Eastern Wild Turkey (Meleagris gallopavo silvestris) (Viellot, 1817)
This was the turkey species first encountered in the wild by the Puritans, the founders of Jamestown, and the Acadians; its range is one of the largest of all subspecies. The natural range covers the entire eastern half of the United States from Maine in the north to northern Florida and extending as far west as Michigan, Illinois, and into Missouri.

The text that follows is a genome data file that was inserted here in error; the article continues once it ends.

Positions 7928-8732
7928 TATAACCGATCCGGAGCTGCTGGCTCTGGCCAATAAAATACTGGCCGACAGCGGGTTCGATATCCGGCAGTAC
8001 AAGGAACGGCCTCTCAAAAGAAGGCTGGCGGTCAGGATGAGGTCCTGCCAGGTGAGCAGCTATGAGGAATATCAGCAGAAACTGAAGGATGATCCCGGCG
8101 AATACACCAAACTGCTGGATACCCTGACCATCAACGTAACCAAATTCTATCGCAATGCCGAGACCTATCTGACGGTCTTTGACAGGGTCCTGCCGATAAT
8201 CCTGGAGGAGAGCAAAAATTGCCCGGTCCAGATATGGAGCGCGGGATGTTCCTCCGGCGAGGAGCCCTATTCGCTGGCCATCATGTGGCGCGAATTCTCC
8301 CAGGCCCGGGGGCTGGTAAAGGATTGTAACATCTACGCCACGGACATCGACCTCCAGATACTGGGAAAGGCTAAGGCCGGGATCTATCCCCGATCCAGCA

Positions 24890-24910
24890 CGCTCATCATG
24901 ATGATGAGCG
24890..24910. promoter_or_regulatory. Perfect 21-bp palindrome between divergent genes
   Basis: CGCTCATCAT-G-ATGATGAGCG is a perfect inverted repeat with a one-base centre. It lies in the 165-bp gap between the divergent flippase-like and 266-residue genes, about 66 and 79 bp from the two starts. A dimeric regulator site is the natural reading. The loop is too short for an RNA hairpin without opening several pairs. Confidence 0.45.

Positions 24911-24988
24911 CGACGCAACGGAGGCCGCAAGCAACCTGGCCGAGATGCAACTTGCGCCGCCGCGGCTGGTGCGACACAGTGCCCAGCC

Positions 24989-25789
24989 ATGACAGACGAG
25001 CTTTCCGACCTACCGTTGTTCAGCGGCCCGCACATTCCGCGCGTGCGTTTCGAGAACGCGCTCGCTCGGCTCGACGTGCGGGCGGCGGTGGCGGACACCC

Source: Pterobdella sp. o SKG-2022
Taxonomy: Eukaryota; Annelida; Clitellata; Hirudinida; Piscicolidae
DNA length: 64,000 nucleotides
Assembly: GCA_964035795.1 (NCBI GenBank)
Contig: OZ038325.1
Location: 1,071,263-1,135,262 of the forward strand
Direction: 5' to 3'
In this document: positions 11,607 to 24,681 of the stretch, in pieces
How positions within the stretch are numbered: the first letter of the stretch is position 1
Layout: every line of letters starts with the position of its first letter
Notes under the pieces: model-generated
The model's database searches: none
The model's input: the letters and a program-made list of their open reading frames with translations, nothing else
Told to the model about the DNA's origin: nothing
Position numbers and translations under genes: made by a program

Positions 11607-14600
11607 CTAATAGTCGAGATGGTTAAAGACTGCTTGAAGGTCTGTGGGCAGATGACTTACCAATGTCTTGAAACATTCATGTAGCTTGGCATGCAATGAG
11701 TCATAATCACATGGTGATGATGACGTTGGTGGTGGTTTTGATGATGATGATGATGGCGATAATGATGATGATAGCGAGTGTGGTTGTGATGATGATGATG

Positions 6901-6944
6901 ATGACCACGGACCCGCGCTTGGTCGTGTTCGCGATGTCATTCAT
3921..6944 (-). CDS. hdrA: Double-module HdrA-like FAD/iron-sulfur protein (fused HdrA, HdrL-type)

In Canada its range extends into Southeastern Manitoba, all of Ontario, all of Quebec, and the Maritime Provinces. They number from 5.1 to 5.3 million birds. They were first named 'forest turkey' in 1817, and can grow up to 4 feet (1.2 m) tall. The upper tail coverts are tipped with chestnut brown. Males can reach 30 pounds (14 kg) in weight. The Eastern Wild Turkey is heavily hunted in the Eastern USA and is the most hunted wild turkey subspecies.